PEER Module Test Template

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Dilations
Activity Plan
8th Grade Math
Dilation Investigation
Lesson Summary: The purpose of this lesson is for students to
gain an understanding of the geometry transformation, dilation. By
taking a “grow-in-water” toy and measuring it before and after it
has expanded by absorbing water, the student will be able to
calculate the scale factor of the dilation of the toy.
Subject:
Math: Geometry
Grade Level:
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Target Grade: 8
Upper Bound: 9
Lower Bound: 7
Time Required: Two to three class periods.
Activity Team/Group Size: Students should work in groups of 2-3.
Materials:
 1 Small Growing Alligator per group of students
(Any toy of this kind will work with this link simply being a suggestion)
 1 Large Plastic Cup per group of students
 1 Dilation Investigation Worksheet per group of students
 Permanent Marker
 Water
 Paper Towels
 Rulers
Activity Introduction/Preparation: The attached PowerPoint, Learning Math Dilations, may be
used as an introduction to teach the basics of the geometry transformation, dilation, as it could be
a useful preparation guide for the students before this activity takes place.
Lesson Plan:
 Have the students get into groups of 2-3, depending on class size, and assign each group a
team number.
 Pass out the Dilation Investigation Worksheets, one per group.
 Have the students measure their Small Growing Alligator from head to tail, strictly
length-wise (the tails on the alligators curve but do not stretch it out, measure from the tip
of the nose to the end of the alligator or mid-section of the tail).
 The students should record this length on their Dilation Investigation Worksheet.
A product of the Partnership for Environmental Education and Rural Health at Texas A&M University
Dilations
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Have the students write their team numbers on their plastic cups with a permanent marker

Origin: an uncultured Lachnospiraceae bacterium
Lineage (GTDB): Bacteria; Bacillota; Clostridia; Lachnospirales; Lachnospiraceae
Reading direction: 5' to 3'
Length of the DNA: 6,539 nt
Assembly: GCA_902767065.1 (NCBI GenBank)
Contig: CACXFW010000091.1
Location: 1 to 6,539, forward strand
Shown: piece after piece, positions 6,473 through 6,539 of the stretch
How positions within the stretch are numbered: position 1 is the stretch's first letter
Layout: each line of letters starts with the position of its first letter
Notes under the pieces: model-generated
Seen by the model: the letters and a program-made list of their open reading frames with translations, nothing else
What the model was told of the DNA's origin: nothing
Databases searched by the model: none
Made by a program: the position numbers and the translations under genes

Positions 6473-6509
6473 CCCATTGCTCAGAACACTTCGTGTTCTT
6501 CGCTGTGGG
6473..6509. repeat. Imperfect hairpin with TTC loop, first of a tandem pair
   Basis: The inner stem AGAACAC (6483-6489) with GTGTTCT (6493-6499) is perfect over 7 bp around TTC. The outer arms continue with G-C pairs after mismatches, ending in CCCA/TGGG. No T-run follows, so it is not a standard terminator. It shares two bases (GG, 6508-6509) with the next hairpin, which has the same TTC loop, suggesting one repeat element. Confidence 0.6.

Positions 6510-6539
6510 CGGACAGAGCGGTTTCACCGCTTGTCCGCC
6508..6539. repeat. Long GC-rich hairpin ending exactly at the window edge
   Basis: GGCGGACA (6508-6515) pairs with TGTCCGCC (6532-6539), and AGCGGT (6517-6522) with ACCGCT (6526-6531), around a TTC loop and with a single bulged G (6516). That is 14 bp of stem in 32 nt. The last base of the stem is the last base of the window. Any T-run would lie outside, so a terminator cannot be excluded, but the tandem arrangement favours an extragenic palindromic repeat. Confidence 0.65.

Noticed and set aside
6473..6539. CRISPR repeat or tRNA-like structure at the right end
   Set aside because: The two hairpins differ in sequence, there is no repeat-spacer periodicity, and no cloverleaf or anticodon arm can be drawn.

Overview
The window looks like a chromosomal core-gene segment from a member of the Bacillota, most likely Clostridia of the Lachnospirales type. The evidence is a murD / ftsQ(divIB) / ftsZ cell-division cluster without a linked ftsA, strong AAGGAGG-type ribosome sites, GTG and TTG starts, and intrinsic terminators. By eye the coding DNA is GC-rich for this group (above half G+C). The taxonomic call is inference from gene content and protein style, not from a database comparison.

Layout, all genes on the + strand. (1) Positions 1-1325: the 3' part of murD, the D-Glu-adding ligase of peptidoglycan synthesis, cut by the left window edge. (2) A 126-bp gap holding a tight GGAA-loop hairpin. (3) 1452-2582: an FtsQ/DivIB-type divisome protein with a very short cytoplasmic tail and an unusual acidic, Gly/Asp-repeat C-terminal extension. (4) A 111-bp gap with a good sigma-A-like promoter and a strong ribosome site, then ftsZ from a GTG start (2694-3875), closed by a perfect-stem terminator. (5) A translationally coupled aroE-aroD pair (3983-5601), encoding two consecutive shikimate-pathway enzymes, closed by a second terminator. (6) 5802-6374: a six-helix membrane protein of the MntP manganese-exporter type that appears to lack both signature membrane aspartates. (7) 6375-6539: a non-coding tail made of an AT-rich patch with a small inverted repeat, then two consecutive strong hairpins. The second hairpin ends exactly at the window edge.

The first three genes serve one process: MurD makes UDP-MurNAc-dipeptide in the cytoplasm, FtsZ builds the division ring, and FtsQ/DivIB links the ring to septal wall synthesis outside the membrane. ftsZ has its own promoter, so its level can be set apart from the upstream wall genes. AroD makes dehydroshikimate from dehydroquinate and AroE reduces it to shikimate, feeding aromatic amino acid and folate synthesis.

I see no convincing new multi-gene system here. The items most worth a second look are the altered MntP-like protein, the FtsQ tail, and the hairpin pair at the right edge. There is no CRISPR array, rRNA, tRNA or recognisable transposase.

and fill the cups approximately ¾ full with water.
The Small Growing Alligators should then be placed in the cup of water for two to three
days.
Depending on how much the alligators have grown, decide when the students should take
them out, dry them off and measure them again from head to tail.
The students should record this length on their worksheet.
Have the students figure out the scale factor by dividing the new, larger length by the
original length of the alligator.
The students should record this scale factor on their worksheet.
Assessment: Check to make sure that the students are measuring the alligators properly from
the tip of the head to the end of the alligator or the mid-section of the tail. Decide when the
alligators should be taken out for measuring as this is dependent on how quickly they grow.
Lesson Extensions:
 Compare the scale factors calculated by the different groups and discuss which dilation
was the greatest in change. Find a class average scale factor.
 Once the alligators are taken out of the water for a few days, they shrink back down to
size. Have the students measure them again to see if they reduced back to their original
length.
References:
 http://www.europa.com/~paulg/mathmodels/similarity_and_scaling.html
 http://www.k12.hi.us/~mathappl/im15sim.htm
TEKS: Math –
7.6 (D) Use critical attributes to define similarity.
8.3 (A) Compare and contrast proportional and non-proportional relationships.
8.6 (A) Generate similar shapes using dilations.
Authors:
Undergraduate Fellow Name: Brittany Sanchez
Teacher Mentor Name: ___
Date Submitted: ___
Date Last Edited: ___
Please email us your comments on this lesson:
E-mail to [email protected]
Please include the title of the lesson, whether you are a teacher, resident scientist or college
faculty and what grade you used it for.
Teacher's Comments:
A product of the Partnership for Environmental Education and Rural Health at Texas A&M University
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